Use of norfloxacin in poultry production in the eastern province of Saudi Arabia and its possible impact on public health
Samples of market-ready chicken muscle and liver from 32 local broiler farms were first screened for antibiotic residues by microbiological assay. The antibiotic-residue-positive muscles and livers from 22 farms were further analysed for norfloxacin (NFX) residues by high performance liquid chromatography. NFX was detected in 35.0% and 56.7% of raw antibiotic-residue-positive muscles and livers, respectively. The NFX-positive muscles and livers were respectively obtained from 11 (50.0%) and 14 (63.6%) of the 22 antibiotic-residue-positive farms. Since the maximum residue limit (MRL) for NFX has not yet been fixed, the MRL for enrofloxacin was used in the study. All NFX-positive farms had mean raw tissue levels, which were 2.7- to 34.3-fold higher than the MRL. Although cooking markedly reduced NFX tissue concentrations, mean detectable levels remained above MRL in large proportions of NFX-positive samples and farms. Susceptibility patterns of Enterobacteriaceae isolates from chicken and human patients to NFX showed alarmingly high rates of resistance in chicken isolates especially among Escherichia coli (45.9%) and Pseudomonas spp. (70.6%) compared with patients' isolates (10.5% and 18.2%, respectively). The study reveals widespread misuse of NFX in the local poultry industry, which may pose a major risk to public health including possible stimulation of bacterial resistance and hypersensitivity reactions to fluoroquinolones. More prudent use of fluoroquinolones in food-producing animals is therefore recommended. Further, there is a need to establish MRL values for NFX.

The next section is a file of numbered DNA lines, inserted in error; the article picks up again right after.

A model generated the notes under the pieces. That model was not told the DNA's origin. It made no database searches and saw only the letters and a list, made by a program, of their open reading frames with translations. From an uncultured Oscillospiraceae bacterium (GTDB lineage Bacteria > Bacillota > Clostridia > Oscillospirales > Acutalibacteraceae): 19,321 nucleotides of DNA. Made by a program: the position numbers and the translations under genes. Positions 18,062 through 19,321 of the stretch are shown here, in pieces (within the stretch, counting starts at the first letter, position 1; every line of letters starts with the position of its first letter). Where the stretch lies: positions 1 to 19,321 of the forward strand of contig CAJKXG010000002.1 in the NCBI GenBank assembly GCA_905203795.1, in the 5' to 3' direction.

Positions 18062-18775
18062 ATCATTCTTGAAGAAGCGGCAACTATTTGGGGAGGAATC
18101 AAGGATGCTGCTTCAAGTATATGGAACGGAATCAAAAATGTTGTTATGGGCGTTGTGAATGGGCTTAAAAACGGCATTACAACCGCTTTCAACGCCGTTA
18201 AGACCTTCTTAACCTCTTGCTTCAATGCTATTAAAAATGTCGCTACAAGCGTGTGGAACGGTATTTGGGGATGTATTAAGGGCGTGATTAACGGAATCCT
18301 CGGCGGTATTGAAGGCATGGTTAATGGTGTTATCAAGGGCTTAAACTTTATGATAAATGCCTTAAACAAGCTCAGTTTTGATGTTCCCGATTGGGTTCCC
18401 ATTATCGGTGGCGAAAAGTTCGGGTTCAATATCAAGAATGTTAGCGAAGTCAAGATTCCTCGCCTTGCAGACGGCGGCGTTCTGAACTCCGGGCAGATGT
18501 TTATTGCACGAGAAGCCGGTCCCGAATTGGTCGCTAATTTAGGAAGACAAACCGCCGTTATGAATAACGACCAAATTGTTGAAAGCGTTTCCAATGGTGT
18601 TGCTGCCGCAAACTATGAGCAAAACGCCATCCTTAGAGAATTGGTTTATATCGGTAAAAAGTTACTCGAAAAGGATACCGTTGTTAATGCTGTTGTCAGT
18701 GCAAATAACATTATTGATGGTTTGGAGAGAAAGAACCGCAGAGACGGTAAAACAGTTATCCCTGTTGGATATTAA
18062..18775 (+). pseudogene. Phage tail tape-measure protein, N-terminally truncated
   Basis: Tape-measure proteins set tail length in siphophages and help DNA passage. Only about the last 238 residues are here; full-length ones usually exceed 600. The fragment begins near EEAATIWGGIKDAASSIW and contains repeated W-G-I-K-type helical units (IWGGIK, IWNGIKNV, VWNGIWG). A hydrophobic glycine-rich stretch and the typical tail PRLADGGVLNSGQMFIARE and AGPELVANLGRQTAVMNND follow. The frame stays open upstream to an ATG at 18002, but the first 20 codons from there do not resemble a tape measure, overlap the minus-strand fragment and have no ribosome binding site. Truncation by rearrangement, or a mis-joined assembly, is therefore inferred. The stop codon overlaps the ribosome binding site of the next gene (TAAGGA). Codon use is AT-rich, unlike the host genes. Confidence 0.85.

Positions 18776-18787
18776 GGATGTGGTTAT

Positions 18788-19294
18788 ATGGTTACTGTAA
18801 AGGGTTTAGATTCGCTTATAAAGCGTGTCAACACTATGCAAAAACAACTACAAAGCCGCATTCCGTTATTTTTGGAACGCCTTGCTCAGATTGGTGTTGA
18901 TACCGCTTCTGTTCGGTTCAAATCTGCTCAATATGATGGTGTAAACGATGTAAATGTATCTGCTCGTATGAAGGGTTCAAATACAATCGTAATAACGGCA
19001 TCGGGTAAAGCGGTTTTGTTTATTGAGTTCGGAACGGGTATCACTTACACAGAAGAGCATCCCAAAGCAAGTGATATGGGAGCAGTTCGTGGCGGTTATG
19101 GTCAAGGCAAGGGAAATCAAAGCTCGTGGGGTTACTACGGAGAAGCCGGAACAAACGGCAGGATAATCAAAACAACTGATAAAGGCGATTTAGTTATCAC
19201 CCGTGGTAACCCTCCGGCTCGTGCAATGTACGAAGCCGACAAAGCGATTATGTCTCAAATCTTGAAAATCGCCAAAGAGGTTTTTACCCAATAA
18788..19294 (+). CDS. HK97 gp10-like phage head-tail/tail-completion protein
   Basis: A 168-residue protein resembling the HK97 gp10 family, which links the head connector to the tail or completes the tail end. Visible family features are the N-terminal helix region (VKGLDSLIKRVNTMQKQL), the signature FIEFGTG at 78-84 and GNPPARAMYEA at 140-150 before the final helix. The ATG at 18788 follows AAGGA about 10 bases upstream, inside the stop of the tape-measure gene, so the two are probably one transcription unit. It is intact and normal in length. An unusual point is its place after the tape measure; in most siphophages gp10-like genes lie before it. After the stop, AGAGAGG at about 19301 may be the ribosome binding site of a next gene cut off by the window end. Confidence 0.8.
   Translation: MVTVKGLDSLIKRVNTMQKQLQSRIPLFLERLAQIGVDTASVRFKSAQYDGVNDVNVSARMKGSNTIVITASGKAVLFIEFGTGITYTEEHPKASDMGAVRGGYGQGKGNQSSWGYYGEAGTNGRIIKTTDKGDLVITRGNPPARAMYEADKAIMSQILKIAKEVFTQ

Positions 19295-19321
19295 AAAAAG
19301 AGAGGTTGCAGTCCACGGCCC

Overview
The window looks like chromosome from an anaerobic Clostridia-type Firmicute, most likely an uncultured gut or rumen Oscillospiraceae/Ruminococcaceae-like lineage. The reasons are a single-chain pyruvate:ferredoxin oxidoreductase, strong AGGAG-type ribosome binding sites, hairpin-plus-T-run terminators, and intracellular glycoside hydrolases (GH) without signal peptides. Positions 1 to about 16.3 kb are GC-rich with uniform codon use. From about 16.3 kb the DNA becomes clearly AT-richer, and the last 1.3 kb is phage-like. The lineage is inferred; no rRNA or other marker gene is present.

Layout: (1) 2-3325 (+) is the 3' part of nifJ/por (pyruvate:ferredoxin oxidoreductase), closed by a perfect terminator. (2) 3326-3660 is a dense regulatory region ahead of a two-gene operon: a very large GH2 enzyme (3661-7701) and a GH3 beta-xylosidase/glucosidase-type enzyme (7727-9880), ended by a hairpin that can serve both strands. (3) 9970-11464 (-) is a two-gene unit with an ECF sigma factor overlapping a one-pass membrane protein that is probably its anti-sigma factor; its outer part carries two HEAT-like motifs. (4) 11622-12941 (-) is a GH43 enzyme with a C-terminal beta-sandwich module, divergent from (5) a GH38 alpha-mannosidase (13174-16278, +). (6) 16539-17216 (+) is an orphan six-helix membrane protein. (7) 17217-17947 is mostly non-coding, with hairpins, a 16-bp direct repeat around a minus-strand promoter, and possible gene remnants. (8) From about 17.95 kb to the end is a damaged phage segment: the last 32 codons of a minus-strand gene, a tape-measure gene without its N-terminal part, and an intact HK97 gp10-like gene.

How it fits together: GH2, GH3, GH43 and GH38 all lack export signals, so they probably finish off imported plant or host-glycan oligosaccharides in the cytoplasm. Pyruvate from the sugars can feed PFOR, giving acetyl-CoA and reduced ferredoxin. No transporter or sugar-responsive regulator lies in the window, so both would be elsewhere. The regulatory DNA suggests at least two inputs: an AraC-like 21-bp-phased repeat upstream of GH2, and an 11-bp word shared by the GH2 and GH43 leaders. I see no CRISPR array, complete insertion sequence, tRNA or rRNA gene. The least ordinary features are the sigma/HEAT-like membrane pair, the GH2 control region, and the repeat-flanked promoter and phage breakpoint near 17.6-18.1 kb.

No Reference information available - sign in for access.
No Citation information available - sign in for access.
No Supplementary Data.
No Article Media
Document Type: Regular Paper
Affiliations: Department of Pharmacology, College of Medicine, King Faisal University, P.O. Box 2114, Dammam 31451, Saudi Arabia
Publication date: December 1, 2000